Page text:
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Computing is a dynamic and fast-moving subject that underpins most areas of modern life. Studying computer science opens up this world of opportunity. From management information systems and industrial process control to robotics, the internet and 4G phones, as a computer scientist you will be involved in shaping the world around us. To be an effective practitioner in this area requires the ability to stay up to date with rapidly changing technologies and the competence to apply these technologies effectively.
Students completing the programme will have learned the fundamental principles of computer science such as the theoretical underpinnings of programming and been given numerous opportunities to apply these principles in relevant social and business contexts. The theoretical components will have been examined and the coursework will have given the students the opportunity to demonstrate competence in the practical application of the theoretical principles taught. The final year project will have provided an opportunity to put into practice the range of theory and practical skills that have been acquired by the creation of a substantial software artefact.
Combination of lectures, tutorials and workshops in a classroom environment at Informatics Academy campus. Lessons are typically in blocks of 3-hour sessions. The following is the lecturer-student ratio:
a) For theory- 1:40
b) For practical- 1:32
January, May, September
January, May, September
Full-Time 12 Months
Part-Time 16 Months
This module introduces students to selected areas of current research and development from sociological, technological and economic perspectives. Students work in groups to carry out a strategic analysis of a topic working in the style of an industrial technical analysis task force. Students also carry out an individual analysis of a selected topic. A range of topics will be covered in seminars led by specialist and guest lecturers, with practical experience in the topics. Not all seminars will be directly applicable to all subject areas, but there will be at least 3 relevant to each subject area and students will be required to attend them all in order to develop a broader awareness of current topics and trends.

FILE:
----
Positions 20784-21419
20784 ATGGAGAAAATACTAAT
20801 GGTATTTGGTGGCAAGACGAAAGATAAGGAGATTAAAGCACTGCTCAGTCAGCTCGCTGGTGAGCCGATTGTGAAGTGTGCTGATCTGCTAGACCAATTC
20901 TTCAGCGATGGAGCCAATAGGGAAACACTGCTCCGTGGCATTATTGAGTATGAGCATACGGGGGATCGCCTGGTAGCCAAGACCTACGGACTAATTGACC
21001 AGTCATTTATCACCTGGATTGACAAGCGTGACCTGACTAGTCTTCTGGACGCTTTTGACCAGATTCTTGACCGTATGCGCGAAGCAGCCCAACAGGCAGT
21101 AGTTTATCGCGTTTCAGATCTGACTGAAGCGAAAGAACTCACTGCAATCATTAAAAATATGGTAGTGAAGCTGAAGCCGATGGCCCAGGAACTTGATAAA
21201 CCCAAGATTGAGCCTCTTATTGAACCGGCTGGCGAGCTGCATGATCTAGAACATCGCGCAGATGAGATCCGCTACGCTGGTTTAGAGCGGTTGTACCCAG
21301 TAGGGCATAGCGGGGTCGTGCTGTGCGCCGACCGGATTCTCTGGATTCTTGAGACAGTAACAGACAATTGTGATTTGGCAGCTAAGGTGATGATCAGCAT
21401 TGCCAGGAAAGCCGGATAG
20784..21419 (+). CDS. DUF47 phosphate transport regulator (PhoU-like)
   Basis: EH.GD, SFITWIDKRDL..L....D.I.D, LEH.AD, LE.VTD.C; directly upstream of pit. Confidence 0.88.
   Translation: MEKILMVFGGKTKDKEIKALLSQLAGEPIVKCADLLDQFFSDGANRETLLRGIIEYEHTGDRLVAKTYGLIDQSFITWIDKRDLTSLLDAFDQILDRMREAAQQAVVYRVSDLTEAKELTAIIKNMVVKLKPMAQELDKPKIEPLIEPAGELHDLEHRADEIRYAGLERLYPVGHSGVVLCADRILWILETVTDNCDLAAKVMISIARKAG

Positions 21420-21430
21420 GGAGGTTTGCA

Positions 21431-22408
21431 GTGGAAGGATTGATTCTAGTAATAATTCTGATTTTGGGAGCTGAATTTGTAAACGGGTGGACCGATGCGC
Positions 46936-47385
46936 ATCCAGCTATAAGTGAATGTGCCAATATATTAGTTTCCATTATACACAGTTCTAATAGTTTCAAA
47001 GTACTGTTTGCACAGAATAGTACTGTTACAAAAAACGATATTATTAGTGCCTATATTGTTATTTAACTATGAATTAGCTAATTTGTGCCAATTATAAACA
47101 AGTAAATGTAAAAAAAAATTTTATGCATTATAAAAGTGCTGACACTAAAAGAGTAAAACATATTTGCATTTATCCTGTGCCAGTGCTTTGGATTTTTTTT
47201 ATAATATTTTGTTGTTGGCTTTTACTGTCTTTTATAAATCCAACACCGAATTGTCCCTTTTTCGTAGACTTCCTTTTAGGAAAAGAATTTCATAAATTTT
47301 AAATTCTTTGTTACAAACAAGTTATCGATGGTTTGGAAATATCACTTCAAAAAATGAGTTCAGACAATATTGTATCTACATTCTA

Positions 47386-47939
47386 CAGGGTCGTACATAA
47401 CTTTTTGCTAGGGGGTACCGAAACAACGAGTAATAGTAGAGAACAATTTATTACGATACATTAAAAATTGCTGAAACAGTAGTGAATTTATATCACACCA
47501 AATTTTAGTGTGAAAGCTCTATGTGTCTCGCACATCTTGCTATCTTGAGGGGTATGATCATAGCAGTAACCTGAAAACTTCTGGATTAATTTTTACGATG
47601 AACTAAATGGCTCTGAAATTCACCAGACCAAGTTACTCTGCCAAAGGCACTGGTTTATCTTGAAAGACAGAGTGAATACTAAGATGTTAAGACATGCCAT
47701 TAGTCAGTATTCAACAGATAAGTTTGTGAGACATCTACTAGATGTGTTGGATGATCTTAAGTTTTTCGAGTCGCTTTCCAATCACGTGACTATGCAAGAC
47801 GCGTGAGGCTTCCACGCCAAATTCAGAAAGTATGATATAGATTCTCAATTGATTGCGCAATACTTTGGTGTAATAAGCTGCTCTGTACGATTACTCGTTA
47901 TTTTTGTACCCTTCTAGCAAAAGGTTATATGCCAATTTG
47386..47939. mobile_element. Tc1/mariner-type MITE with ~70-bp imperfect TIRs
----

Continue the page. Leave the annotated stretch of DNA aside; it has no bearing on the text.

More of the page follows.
This module covers the logical and mathematical concepts that underlie theories of computation. It introduces the notion that some problems are intrinsically more difficult than others (in a precise sense) and some problems are unsolvable. The module also aims to introduce students to the core concepts of formal languages and automata, which play key roles in the study of programming languages, and to develop practical skills in manipulating such entities.
This module explores the evolution of the World Wide Web of Documents, Data and the Social web. The learning experience includes practice in the application of the relevant technologies to the construction of systems.
This module covers the theory and practice of the advanced features of object-oriented languages, code quality, the practicalities of large-scale design, and the importance of robustness in software.
This module takes a strategic look at systems administration and considers how large networks may be managed and improved efficiently. The material covered in this module prepares the student to manage large networks according to appropriate IT governance procedures and to effectively lead system administrator teams.
This module covers current practices, skills and techniques applicable to project management and quality assurance for software projects.
An individually supervised project to investigate a chosen problem to form an extended study of a topic selected from a suitable area of the student’s programme of study and that involves the solution of a practical problem. The project is intended to culminate the course giving the students an opportunity to present the breadth and the depth of knowledge gained in their specialist topic.
All fees stated above are indicative and inclusive of 7% GST. Refer to the personalized PEI-Student Contract for detailed fee payment schedule.
Minimum Age: 19
Students will be assessed through a combination of coursework, project and examinations. Coursework may be in the form of class tests and assignments. Assessment methods may vary according to individual module requirements.
Upon successful completion of all modules, students will be eligible for the Bachelor of Science (Honours) in Computer Science awarded by Oxford Brookes University.
Upon successful completion of the Bachelor of Science (Honours) in Computer Science awarded by Oxford Brookes University, the student is eligible to apply for a Postgraduate programme.
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